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What is a bougie in intubation?

What is a bougie in intubation?

A bougie is a thin plastic rod that is passed into the trachea, over which the endotracheal tube is inserted. Historically, most emergency tracheal intubations in the US have been performed using a stylet, with use of a bougie reserved for difficult intubations.

Why is a bougie called a bougie?

The bougie was first used by Robert Macintosh in 1943 when he encountered difficulty visualizing the vocal cords during ET intubation. The term bougie originally described any flexible, slender, dilator-type device that was inserted into any body orifice for examination or dilation.

How do you exchange an endotracheal tube?

V. Technique: Procedure

  1. Procedural Sedation.
  2. Place larygoscope and visualize Endotracheal Tube through Vocal Cords.
  3. Assistant gently inserts Elastic Bougie through Endotracheal Tube.
  4. Remove the Endotracheal Tube after deflating its cuff.
  5. Advance new Endotracheal Tube over bougie.

How do you hold a Bougie?

Bougie-assisted Endotracheal Intubation

  1. the bougie is typically held by the intubator 20- 30 cm proximal to the coude tip.
  2. the bougie should be inserted via the side of the mouth, rather then down the center, so that rotation of the bougie provides better control of the coude tip in the vertical plane.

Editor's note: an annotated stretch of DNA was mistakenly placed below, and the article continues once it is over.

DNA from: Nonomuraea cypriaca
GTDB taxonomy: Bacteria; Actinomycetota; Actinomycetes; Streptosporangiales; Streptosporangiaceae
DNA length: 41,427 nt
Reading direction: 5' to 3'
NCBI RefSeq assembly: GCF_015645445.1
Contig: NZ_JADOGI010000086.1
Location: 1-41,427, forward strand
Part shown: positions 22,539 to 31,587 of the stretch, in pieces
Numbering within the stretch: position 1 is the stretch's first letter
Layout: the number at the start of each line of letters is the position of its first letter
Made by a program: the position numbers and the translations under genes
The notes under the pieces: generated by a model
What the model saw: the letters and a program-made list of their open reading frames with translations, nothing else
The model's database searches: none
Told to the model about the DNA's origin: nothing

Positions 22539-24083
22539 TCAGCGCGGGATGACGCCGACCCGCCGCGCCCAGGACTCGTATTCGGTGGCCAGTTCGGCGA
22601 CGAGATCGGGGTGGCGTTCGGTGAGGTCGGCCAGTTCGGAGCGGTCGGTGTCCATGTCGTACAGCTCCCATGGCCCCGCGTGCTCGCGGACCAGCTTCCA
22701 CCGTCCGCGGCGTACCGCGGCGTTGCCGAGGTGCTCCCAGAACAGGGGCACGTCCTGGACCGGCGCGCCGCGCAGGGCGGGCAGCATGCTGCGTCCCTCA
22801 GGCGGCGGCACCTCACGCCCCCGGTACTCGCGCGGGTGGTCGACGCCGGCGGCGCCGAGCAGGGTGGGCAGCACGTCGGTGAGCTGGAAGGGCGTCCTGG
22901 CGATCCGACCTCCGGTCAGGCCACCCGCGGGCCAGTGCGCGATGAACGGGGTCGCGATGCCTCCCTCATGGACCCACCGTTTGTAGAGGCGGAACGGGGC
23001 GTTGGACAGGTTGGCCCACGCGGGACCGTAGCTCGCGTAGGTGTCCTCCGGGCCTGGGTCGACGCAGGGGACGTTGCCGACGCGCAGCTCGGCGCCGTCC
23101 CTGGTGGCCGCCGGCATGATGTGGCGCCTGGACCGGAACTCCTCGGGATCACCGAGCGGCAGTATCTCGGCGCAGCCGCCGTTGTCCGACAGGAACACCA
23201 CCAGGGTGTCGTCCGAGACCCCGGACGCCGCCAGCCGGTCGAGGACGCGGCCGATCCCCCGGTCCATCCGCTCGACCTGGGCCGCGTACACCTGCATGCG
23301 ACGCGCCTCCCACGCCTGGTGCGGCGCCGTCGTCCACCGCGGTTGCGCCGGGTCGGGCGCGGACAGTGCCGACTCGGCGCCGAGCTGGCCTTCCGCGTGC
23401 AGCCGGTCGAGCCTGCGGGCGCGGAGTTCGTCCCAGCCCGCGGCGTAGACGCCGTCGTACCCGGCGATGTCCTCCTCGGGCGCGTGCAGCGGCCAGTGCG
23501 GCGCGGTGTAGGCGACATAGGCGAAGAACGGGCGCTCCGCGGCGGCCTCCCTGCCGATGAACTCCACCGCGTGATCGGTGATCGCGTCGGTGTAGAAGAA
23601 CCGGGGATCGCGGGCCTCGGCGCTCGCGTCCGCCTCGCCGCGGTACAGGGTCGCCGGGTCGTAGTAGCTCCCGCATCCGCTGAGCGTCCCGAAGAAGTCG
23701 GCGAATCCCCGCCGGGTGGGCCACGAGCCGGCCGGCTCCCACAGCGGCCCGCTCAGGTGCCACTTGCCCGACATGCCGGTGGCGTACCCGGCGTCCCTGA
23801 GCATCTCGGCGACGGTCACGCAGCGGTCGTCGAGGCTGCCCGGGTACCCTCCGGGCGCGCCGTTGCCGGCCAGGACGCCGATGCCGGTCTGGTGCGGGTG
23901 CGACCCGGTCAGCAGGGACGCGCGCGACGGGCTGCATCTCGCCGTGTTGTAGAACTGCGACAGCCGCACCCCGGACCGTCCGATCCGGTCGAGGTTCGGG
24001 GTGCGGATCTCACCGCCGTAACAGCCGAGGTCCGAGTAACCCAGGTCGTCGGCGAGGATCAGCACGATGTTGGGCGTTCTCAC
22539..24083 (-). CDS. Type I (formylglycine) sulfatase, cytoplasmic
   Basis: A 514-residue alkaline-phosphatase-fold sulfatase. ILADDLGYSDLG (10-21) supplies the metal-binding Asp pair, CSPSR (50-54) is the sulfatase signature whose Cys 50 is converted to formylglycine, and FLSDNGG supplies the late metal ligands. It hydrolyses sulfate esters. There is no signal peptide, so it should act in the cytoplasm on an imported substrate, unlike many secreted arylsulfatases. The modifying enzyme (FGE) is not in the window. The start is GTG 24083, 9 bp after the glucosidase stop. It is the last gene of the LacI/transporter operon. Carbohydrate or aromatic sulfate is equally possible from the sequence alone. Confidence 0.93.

How does a bougie work?

Bougies are long, stiff plastic wands inserted into the trachea through the glottis during direct laryngoscopy (DL), providing a “guidewire” over which an endotracheal (ET) tube can then be more easily advanced into the trachea.

How often should ET tube be changed?

A patient with an oral endotracheal tube may have an oral airway or bite block in place that should be changed at least every 24 hours. A ventilator, T-tube, or trach collar will provide constant humidification. Corrugated tubing should be emptied by disconnecting the tubing and draining into an appropriate receptacle.

When do you use Bougie?

Bougies have traditionally been used after one or more failed intubation attempts with direct laryngoscopy, at which point the airway is declared “difficult.” The problem: after more than two attempts at endotracheal intubation, the rate of complications skyrockets.

Do you lubricate a Bougie?

Lubricate the distal end and cuff of the endotracheal tube (ETT) with a water-based lubricant and the distal 1/2 of the Bougie device. (Note: Failure to lubricate the Bougie and the ETT may result in being unable to pass the ETT).